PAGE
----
“Some policies cover only some kinds of death,” says Kathryn Casna, a life insurance specialist with TermLife2Go. “Accidental death and dismemberment, for example, covers you only if you have an accident. If you die of cancer or heart disease, your beneficiaries will not receive the death benefit payout. If you want coverage for those causes, you will need to buy another policy.” Suicide or murder by a beneficiary may also void life insurance policies.

Wait times

Many policies will not kick in immediately. It is vital to know if this is the case with your policy before you sign up for it.

“Some life insurance policies will have a waiting period whereby the contract specifically states that the insurance company will not pay out the death benefit for any nonaccidental death during this time,” says Anthony Martin, CEO and owner of Choice Mutual. “In general, a waiting period will last two to three years if there is one. For example, all guaranteed acceptance life insurance plans from any company will have a waiting period. Those policies have no health or lifestyle underwriting, so the issuing insurance company knows nothing about the health of the applicant. They have to impose a waiting period on those plans to prevent people on hospice care from buying them and collecting a big check within a few months.”

Remember your payments

Finally, the most obvious reason life insurance may not give you money is because you stopped giving money to them.

“If you do not pay the premiums on a policy and the contract becomes inactive, then the policy will not pay,” Martin clarifies. “You could have a policy for 20 years and never miss a payment. Then if you miss a payment and pass the carrier’s defined grace period, the policy will become inactive. If you passed away at this point, the carrier would not pay out the life insurance claim.”

No one wants to dwell on death. But dwelling on the specifics of insurance contracts and law after a death is not any fun either. Do your best to plan ahead as best as possible.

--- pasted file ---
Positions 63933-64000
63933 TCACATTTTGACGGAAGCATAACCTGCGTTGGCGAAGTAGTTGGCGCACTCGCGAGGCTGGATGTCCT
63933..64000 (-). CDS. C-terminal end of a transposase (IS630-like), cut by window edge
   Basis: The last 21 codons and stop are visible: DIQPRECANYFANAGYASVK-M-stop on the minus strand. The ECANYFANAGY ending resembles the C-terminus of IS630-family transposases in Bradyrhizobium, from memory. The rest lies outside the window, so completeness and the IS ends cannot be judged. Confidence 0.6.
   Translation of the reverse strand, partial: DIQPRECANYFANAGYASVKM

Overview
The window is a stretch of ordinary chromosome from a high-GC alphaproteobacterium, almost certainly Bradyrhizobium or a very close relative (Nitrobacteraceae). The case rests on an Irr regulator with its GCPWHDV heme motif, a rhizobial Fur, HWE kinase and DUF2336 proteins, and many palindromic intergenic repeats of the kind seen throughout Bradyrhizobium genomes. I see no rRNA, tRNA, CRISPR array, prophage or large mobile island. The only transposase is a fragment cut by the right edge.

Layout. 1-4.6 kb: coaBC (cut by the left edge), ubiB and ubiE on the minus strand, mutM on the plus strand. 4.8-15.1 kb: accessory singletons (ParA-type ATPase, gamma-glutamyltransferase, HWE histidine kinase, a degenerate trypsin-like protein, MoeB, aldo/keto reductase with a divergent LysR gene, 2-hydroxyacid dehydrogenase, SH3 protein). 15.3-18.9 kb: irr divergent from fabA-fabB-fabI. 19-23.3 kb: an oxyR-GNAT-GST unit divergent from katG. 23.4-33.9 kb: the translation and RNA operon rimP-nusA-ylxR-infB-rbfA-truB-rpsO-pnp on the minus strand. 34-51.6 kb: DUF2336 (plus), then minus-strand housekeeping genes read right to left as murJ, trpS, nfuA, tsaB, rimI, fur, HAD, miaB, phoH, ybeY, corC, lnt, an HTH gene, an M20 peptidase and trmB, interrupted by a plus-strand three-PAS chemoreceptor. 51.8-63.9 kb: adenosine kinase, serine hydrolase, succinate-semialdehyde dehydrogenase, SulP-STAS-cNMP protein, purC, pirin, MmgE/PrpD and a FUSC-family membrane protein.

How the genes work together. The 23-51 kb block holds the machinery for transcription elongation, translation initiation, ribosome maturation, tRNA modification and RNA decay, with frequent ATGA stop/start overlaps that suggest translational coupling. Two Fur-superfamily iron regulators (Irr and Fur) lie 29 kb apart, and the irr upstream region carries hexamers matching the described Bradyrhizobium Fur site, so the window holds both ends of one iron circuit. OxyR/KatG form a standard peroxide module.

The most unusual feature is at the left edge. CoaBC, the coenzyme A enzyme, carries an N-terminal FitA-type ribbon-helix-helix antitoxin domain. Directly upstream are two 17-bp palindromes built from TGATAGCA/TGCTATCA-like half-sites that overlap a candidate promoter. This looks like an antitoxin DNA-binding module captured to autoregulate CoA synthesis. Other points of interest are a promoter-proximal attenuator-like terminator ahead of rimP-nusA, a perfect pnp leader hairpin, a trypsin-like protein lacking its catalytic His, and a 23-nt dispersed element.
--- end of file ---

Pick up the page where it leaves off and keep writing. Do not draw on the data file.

Contributors

Kathryn CasnaKathryn Casna is a life insurance specialist with TermLife2Go.com.
John Holloway is a licensed life insurance agent and co-founder of the digital life insurance brokerage NoExam.com. He co-founded NoExam.com in 2013 with the goal of simplifying the life insurance buying process.
Anthony Martin is the founder and CEO of Choice Mutual, which is an online life insurance agency specializing in final expense insurance. He has been a licensed agent for almost 10 years and has personally placed more than  5000 policies in his career. Follow him @choice_mutual.
Matt Schmidt is a burial insurance advisor, who helps families across the country obtain affordable burial insurance policies. These specific end-of-life policies help families cover funeral costs and other final expenses.
Shyam K. IyerRandy VanderVaate is  president and owner of Funeral Funds based out of Dallas, Texas. Licensed in all 50 states, Funeral Funds specializes in affordable burial insurance, final expense insurance, and life insurance for people ages 50-85. His goal is to eliminate the financial burden that a funeral, cremation, or other final expenses place on family members after the death of a loved one. VanderVaate can be reached at www.funeralfunds.com.